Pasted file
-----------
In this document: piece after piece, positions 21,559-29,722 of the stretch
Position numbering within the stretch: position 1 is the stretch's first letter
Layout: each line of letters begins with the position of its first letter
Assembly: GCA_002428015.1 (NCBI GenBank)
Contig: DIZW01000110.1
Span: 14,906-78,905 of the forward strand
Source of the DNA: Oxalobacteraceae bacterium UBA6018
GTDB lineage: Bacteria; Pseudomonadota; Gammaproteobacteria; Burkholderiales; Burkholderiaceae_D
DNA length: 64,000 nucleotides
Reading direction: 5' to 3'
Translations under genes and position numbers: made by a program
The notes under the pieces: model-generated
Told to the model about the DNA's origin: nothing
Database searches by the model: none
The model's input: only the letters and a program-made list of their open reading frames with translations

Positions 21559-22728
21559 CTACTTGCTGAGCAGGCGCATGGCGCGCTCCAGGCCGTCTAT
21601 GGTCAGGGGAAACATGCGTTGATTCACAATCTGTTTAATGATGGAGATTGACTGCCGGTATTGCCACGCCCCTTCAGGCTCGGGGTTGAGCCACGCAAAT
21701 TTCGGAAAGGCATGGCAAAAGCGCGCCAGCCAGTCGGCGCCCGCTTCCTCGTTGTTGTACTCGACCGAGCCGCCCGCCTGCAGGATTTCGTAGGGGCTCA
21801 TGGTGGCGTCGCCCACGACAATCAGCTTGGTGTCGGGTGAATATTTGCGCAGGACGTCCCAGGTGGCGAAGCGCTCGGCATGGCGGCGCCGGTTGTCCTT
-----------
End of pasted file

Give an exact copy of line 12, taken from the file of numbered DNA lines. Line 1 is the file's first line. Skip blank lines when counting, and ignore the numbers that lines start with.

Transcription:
The notes under the pieces: model-generated